Blog by Sumana Harihareswara, Changeset founder

08 Apr 2007, 15:35 p.m.

MC Masala on Spring and Continuous Partial Attention

Hi, reader. I wrote this in 2007 and it's now more than five years old. So it may be very out of date; the world, and I, have changed a lot since I wrote it! I'm keeping this up for historical archive purposes, but the me of today may 100% disagree with what I said then. I rarely edit posts after publishing them, but if I do, I usually leave a note in italics to mark the edit and the reason. If this post is particularly offensive or breaches someone's privacy, please contact me.

Okay, this is ridiculous. It is snowing! in early April! This puts the lie to my "yay it's springtime" column this week.

After I failed one quiz and squeaked by another, he gave me advice on how to study.

Studying computer programming is more like math and less like history. It's a skill, not a bunch of facts and ideas to learn and rearrange in one's head and synthesize into models of how the world works. So, every time the book introduces a new concept or function, I have to try it out and practice it and feel out its limits and appreciate how the contours of the problem space have subtly altered.

[Update Apr 10th: Evidently this post doesn't do justice to the practice of history; please read previous comments and the column itself before calling me on it.]


08 Apr 2007, 16:48 p.m.

I still find it surprising how many people have no idea of what history actually is.

08 Apr 2007, 16:49 p.m.

OK, what is it?

10 Apr 2007, 14:41 p.m.

I've heard historians describe their work as "telling stories about the past," and I think that's apt. History isn't something you learn, it's something you do. (Which is one of the main problems with how it is taught in schools, but when kinds are expected to know certain facts for their standardized tests and a teacher is expected to cover all of civilization in a school year, what can you do.) You can learn all the facts and dates that you like, but that's not history, that's just the context. As a social/cultural historian, I am interested in using my sources the make observations about how people experienced historical events�especially if these experiences differ between, for example, men and women. For political or economic historians, I imagine the subject matter is different but the process is much the same.

10 Apr 2007, 15:09 p.m.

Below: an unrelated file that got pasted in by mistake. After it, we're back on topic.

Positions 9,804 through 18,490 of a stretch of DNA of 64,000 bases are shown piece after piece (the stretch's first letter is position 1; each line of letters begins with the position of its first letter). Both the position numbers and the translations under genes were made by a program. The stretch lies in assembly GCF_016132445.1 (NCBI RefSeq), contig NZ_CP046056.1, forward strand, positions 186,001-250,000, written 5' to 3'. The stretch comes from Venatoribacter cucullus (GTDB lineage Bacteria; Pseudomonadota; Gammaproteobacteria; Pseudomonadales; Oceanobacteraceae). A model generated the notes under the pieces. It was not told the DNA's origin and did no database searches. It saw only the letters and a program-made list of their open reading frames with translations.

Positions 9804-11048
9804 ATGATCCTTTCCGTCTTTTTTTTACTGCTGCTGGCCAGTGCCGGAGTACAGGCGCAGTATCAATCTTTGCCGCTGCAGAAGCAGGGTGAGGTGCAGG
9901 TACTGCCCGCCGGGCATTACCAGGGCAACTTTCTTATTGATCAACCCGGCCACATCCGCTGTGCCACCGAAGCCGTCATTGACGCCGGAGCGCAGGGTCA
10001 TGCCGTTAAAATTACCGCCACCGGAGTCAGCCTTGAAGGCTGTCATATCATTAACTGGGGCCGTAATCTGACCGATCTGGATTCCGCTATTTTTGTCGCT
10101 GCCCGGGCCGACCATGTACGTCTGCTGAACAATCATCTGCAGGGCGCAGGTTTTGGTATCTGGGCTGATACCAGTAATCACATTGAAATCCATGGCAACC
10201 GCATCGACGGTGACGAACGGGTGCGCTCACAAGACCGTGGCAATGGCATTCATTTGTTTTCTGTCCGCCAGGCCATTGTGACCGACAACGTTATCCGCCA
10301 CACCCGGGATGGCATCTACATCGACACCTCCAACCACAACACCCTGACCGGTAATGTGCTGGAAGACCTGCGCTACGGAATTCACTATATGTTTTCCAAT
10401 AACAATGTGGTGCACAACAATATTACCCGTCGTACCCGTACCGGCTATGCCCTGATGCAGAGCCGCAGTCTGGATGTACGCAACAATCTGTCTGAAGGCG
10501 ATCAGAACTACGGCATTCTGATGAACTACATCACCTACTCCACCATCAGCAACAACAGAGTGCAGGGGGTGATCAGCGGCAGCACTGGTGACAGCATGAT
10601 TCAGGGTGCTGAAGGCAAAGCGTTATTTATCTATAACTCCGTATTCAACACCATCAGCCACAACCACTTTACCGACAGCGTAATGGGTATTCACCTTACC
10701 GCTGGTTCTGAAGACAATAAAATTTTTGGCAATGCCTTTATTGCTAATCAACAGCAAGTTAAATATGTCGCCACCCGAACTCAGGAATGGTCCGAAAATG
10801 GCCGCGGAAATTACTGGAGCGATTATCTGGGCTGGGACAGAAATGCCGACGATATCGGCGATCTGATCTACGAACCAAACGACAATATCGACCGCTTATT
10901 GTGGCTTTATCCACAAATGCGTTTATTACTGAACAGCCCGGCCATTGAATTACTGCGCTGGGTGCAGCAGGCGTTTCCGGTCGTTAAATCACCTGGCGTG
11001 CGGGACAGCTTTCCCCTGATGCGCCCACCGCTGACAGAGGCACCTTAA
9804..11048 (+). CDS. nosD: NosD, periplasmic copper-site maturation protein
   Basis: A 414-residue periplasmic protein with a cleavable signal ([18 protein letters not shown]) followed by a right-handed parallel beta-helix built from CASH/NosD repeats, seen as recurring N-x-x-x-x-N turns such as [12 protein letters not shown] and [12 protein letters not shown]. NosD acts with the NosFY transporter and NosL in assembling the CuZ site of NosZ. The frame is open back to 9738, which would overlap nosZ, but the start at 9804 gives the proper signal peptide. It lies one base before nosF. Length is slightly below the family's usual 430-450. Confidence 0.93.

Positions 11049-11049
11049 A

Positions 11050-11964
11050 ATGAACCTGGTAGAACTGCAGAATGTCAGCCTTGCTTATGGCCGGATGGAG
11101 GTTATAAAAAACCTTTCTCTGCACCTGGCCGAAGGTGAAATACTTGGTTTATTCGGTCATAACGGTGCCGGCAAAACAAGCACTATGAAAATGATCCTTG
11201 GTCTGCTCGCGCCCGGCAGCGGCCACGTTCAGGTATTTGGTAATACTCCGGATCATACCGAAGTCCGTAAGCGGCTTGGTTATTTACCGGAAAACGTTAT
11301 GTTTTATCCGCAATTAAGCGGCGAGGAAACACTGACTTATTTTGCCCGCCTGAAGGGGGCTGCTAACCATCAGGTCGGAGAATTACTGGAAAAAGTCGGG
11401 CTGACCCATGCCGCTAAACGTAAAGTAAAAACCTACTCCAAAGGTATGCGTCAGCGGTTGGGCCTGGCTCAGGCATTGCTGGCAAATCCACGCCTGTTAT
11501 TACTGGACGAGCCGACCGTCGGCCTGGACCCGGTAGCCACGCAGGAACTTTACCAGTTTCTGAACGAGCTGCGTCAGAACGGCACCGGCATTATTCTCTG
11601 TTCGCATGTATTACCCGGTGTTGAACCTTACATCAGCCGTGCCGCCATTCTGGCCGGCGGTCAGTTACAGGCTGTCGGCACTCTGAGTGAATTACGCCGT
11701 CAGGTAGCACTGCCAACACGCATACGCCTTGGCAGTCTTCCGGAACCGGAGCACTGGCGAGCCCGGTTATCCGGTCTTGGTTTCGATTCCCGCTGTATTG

"History isn't something you learn, it's something you do....You can learn all the facts and dates that you like, but that's not history, that's just the context...."

Sounds like the word "history" means several different things and people are using it in different ways. "[W]hat history actually is" makes it sound like there's only one meaning.

In the column I make a swipe at articulating a spectrum of realms, from ones where learning facts is most imperative to ones where practicing a skill is most imperative:

"Now that I think about it, [the way I have to learn programming] also sounds like an excellent way to learn history. But you need a certain base level of knowledge [even] to apply such rigorous critical thinking to the arguments in history books. We only learn skills -- singing, cooking, coding -- with this kind of practice."

10 Apr 2007, 18:11 p.m.

I'm not making a comment about your column, I didn't even read it. I'm just responding to the idea that history is "learning facts" which I guess--to some people it is. That is the impression I got from the excerpt you posted. Many people think of history as a series of dates and names, thus, they have an incorrect idea of what historians do.

10 Apr 2007, 18:49 p.m.

Even in the excerpt I posted, I didn't slag off history as just dates/names; I said "a bunch of facts and ideas to learn and rearrange in one's head and synthesize into models of how the world works." And the last bit there actually aligns substantially with one of your suggested descriptions, "telling stories about the past." But I get tired of my own multiple-meaning-words/metaphor/analogy/semantic quibbles even as I write them. Here I am inclined to be a lumper, not a splitter.

10 Apr 2007, 20:40 p.m.

I'd suggest reading a book on historiography (because I obviously didn't explain it well) but I know you have about as much spare time as I do!